It is tough watching a loved one suffer from heroin addiction. In 2018, there were 67,367 fatal drug overdoses in the United States. From that total, 46,802 involved opiates, which include prescription opioids, synthetic opioids, and heroin. While heroin usage is now decreasing among the American population, it’s still a deadly narcotic that affects thousands of people.
Most opioid addicts actually prefer the synthetic painkillers of OxyContin and Fentanyl. However, these can be quite expensive and difficult to obtain. Therefore, many users eventually turn to a cheaper alternative — heroin. This was the main reason behind the surge in heroin overdoses throughout the first half of the 2010s. The death rate from the substance rose nearly 400% between 2010 and 2017.
Heroin is a powerful opiate that has been illegal in the U.S since 1924. Classified as highly addictive by many government institutions, heroin hooks roughly one out of four people who try it. Once injected, sorted, or smoked, heroin attaches itself to the endorphins and dopamine chemicals inside the brain that act as the reward system for the body. Instead of a user experiencing the natural highs that come from working and playing, heroin overtakes this process. It becomes your stress-reliever and reward system.
The brain usually releases endorphins and dopamine in the body to help you understand pain, eating, drinking, and the drive for survival. Heroin bypasses the natural system and becomes the means whereby the brain releases chemicals to activate the brain’s reward system.
Afterward, the person becomes highly addicted to heroin and cannot proceed with regular daily activities. As such, this makes it extremely difficult for a person to quit using heroin alone. These are some of the signs of heroin addiction:
- Strong cravings
- Persistent tolerance to heroin
- Cannot cut down on heroin use
- Sickness between uses
- Having heroin-related issues and problems
For many addicts, heroin is the cheaper, stronger alternative to obtaining prescription painkillers. However, others start using as an experiment or form of social interaction. These individuals quickly slip into needing the substance daily just to function. Finally, the user builds a tolerance for the drug. To keep from experiencing the horrendous withdrawal symptoms, the user must maintain the daily drug habit, which could cost around $150 per day just to feel normal.
What Is Heroin?
Heroin comes from the poppy plant, which is widely produced in Asian countries like Afghanistan. This plant produces opium, and therefore, all drugs that come from the poppy plant are considered an “opiate.” Such drugs include morphine, heroin, and fentanyl.
Almost four million people in the United States of America have used heroin, according to the National Institute on Drug Abuse. The substance is a strong painkiller that’s a synthesis of morphine. During street distribution, heroin is mixed with dangerous substances like fentanyl and morphine to increase its addictiveness and potency. On the street, heroin is called junk or smack.
A person who uses heroin for extended periods may experience itchiness, collapsed veins, and severe depression. With medical intervention, a user can overcome the symptoms of substance use disorder.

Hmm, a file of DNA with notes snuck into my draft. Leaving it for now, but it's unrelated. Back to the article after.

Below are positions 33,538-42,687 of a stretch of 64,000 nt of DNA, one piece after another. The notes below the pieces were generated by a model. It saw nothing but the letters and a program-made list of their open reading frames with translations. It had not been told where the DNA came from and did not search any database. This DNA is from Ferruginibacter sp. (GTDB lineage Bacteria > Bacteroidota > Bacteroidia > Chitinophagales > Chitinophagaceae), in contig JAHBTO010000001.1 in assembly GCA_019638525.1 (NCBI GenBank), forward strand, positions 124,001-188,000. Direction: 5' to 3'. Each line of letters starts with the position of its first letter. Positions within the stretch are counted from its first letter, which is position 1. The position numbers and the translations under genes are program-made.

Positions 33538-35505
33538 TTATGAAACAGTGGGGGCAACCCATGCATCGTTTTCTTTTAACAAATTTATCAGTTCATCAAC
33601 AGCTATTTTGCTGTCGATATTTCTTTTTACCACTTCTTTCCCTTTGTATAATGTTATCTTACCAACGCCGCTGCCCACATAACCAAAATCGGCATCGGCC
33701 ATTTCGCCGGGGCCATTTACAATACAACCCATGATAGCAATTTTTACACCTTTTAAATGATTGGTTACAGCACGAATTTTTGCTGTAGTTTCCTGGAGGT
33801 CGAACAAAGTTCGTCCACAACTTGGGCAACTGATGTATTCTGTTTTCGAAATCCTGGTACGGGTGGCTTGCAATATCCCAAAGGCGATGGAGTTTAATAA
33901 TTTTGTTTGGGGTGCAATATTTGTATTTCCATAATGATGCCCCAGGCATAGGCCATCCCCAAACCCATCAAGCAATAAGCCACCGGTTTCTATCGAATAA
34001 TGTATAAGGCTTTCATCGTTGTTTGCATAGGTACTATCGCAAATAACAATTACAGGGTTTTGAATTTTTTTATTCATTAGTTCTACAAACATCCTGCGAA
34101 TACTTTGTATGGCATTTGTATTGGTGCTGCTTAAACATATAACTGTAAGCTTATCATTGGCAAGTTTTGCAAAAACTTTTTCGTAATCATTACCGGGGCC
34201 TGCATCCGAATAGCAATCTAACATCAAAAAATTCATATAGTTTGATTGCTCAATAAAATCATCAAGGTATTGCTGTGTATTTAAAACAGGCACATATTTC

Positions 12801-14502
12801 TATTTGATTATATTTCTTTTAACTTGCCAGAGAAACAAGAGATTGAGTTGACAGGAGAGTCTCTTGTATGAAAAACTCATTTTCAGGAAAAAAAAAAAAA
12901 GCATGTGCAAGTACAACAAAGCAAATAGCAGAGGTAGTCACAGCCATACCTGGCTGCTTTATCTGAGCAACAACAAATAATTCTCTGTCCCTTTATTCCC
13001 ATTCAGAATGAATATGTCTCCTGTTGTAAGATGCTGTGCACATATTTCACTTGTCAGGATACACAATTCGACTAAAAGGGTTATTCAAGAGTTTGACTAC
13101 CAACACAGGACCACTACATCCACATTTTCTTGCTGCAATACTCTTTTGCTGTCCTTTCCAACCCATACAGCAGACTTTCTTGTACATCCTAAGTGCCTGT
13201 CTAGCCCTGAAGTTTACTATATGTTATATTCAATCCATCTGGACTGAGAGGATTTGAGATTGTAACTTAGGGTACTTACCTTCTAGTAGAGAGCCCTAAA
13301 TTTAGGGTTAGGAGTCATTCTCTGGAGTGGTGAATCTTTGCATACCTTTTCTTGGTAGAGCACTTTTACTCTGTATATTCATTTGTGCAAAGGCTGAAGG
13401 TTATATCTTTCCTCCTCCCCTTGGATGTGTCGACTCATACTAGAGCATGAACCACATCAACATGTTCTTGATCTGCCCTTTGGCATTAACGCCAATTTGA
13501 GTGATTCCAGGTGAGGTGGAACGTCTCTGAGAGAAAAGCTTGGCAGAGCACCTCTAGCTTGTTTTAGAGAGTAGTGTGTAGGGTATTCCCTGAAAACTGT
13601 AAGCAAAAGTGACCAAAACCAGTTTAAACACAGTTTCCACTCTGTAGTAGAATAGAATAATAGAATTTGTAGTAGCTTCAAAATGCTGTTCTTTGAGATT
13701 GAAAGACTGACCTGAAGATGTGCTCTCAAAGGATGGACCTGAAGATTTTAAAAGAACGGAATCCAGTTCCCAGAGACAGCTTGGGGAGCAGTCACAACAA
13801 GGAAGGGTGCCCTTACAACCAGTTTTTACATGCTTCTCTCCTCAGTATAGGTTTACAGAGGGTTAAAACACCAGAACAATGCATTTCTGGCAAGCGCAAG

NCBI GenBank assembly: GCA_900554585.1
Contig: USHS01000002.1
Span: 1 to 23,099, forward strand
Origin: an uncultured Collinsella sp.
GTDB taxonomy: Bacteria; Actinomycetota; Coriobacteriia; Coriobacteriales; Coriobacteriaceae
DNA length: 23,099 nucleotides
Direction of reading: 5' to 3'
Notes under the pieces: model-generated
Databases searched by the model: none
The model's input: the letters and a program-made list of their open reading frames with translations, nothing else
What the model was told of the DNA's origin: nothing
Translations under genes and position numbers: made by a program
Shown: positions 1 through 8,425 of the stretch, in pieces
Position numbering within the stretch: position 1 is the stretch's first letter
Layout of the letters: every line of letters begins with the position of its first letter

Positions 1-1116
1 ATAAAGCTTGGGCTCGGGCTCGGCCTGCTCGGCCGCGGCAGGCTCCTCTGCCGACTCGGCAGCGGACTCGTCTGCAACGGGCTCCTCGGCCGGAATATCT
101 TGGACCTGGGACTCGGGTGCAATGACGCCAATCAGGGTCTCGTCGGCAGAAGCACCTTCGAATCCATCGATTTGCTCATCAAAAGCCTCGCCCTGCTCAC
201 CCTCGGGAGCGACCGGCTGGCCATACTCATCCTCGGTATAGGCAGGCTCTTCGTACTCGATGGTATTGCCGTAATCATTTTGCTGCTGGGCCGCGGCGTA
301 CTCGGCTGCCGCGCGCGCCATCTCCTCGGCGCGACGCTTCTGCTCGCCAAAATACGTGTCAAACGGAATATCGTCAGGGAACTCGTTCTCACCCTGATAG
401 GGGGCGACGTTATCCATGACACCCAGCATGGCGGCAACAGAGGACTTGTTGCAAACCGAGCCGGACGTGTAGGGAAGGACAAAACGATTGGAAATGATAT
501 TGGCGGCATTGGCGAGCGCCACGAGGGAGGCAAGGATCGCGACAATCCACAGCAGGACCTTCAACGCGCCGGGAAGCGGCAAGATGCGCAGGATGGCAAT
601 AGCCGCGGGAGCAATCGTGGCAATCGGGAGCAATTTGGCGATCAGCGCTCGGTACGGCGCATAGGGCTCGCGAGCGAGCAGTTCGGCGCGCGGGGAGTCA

The Different Forms of Heroin
On the street, an individual may encounter heroin in several forms. A user can snort heroin, inject it with a needle, or smoke it freely with drug paraphernalia. Here’s a breakdown of the different forms:
- Black Tar Heroin: A black, sticky, and gooey gel.
- White Powder: The unadulterated purest form of heroin.
- Brown Powder: Heroin has additives, which are the street version.
The Heroin Ecstasy
For a person who injects heroin with a needle, the initial high can last up to two minutes. The effects of that initial high will remain in the body for four to five hours. The user will experience a quick rush as the substance quickly overwhelms the brain. The pleasurable side effects of heroin usage are listed below:
- Released tension
- Lack of concern
- Reduced anxiety
Unlike alcohol, the user will generally not experience any downtime or hangovers from the heroin high. This makes heroin an incredibly attractive substance for a young person. However, a new user will quickly build a tolerance as the drug overtakes the brain’s dopamine reward system.
After extended use, the brain will be unable to produce dopamine by itself. A user will no longer feel normal without heroin in the bloodstream. This type of systematic behavior can lead to a drug overdose. Some of the signs of a drug overdose include:
- Blue lips
- Tiny pupils
- Discolored tongue
- Weak breathing
- Dry mouth and tongue
The Signs of Heroin Use
You may want to know if your loved one is abusing heroin. Be on the lookout for these signs:
- No motivation for daily chores
- Secretive activities
- Constant drowsiness
- Borrowing money and financial problems
- Drastic weight loss
- Bloody eyes
- Constricted pupils
- Depressed speech
- Track marks from needle use
Adding to the danger, people who use intravenous heroin are at risk for Hepatitis C or HIV. Moreover, those with underlying mental health challenges like bipolar disorder and depression may feel drawn to the powers of the drug. Unfortunately, the spell of addiction ultimately enhances feelings of unhappiness and suicidal thoughts.
Over time, the heroin side effects will get worse. The immune system will get destroyed with repeated use of heroin. A user can damage his organs and risk getting other communicable and noncommunicable diseases. Heroin use disorder can lead to heart, lung, and liver damage. Nonfatal heroin overdose can lead to comas and brain damage.
Treatment Starts With Detox
The first step in the recovery process is detoxification, which is the process of eliminating the drug from your system. The withdrawal experience from heroin usage can be quite painful. Additionally, the withdrawal process can last up to several weeks. A medical professional can help by providing supervision and making the user as comfortable as possible. Some of the drugs a medical professional may give a heroin user are:
- Buprenorphine: A health professional must administer this medication. Buprenorphine reduces cravings from heroin by attaching to the same opioid receptors in the brain, thus easing the pain of withdrawal. The drug is also useful for individuals who suffer from chronic pain. Since it’s highly addictive, however, an individual would only use Buprenorphine when he or she is ready to stay clean from heroin.